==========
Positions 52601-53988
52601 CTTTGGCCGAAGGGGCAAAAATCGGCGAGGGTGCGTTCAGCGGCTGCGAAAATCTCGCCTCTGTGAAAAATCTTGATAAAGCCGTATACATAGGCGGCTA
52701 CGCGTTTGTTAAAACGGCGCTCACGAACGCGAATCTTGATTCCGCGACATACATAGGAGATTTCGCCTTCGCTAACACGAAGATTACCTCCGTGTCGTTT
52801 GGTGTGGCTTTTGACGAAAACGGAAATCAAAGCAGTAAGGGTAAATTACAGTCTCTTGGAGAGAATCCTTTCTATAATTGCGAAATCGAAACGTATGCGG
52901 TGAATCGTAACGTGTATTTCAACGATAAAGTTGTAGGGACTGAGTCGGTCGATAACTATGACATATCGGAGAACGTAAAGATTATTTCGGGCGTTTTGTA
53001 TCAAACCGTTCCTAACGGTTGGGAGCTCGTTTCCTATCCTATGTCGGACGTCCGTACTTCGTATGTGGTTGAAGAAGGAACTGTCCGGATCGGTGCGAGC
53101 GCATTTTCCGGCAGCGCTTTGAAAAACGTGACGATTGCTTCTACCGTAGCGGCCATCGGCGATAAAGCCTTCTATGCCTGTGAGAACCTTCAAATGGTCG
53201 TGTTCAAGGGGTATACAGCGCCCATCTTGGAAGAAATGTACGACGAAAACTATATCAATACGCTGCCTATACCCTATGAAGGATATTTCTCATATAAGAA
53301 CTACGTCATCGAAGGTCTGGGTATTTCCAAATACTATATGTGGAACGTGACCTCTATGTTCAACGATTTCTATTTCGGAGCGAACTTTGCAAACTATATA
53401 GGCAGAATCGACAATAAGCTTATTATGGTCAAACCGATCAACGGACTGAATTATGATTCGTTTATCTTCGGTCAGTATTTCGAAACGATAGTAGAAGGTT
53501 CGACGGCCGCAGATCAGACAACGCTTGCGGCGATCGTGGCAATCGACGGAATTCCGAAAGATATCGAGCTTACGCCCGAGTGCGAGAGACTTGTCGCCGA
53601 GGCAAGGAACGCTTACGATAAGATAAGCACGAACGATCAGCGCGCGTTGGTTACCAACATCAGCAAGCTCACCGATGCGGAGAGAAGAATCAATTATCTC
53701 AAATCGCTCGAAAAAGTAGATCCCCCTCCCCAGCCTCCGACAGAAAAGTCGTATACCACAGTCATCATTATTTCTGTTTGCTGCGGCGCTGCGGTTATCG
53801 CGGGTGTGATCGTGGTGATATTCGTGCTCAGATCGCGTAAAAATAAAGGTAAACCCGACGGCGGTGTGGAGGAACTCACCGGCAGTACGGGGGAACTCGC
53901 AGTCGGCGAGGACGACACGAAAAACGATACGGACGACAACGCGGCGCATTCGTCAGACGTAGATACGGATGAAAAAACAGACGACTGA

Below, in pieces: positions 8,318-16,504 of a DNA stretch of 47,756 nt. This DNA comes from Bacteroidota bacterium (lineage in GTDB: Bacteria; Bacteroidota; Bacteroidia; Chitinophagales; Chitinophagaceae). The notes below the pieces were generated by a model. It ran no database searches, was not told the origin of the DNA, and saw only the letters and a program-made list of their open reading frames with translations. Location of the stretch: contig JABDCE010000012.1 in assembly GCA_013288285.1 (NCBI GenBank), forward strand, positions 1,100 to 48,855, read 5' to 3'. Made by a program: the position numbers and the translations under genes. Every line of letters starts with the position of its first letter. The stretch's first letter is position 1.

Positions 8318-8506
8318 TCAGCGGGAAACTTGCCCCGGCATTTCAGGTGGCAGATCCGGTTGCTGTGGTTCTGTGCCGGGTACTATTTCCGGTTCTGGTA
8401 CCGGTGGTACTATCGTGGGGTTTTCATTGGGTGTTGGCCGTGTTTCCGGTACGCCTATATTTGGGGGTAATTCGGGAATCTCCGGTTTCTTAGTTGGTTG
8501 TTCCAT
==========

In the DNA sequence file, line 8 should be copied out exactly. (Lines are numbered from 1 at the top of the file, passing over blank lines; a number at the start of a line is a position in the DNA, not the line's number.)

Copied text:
53201 TGTTCAAGGGGTATACAGCGCCCATCTTGGAAGAAATGTACGACGAAAACTATATCAATACGCTGCCTATACCCTATGAAGGATATTTCTCATATAAGAA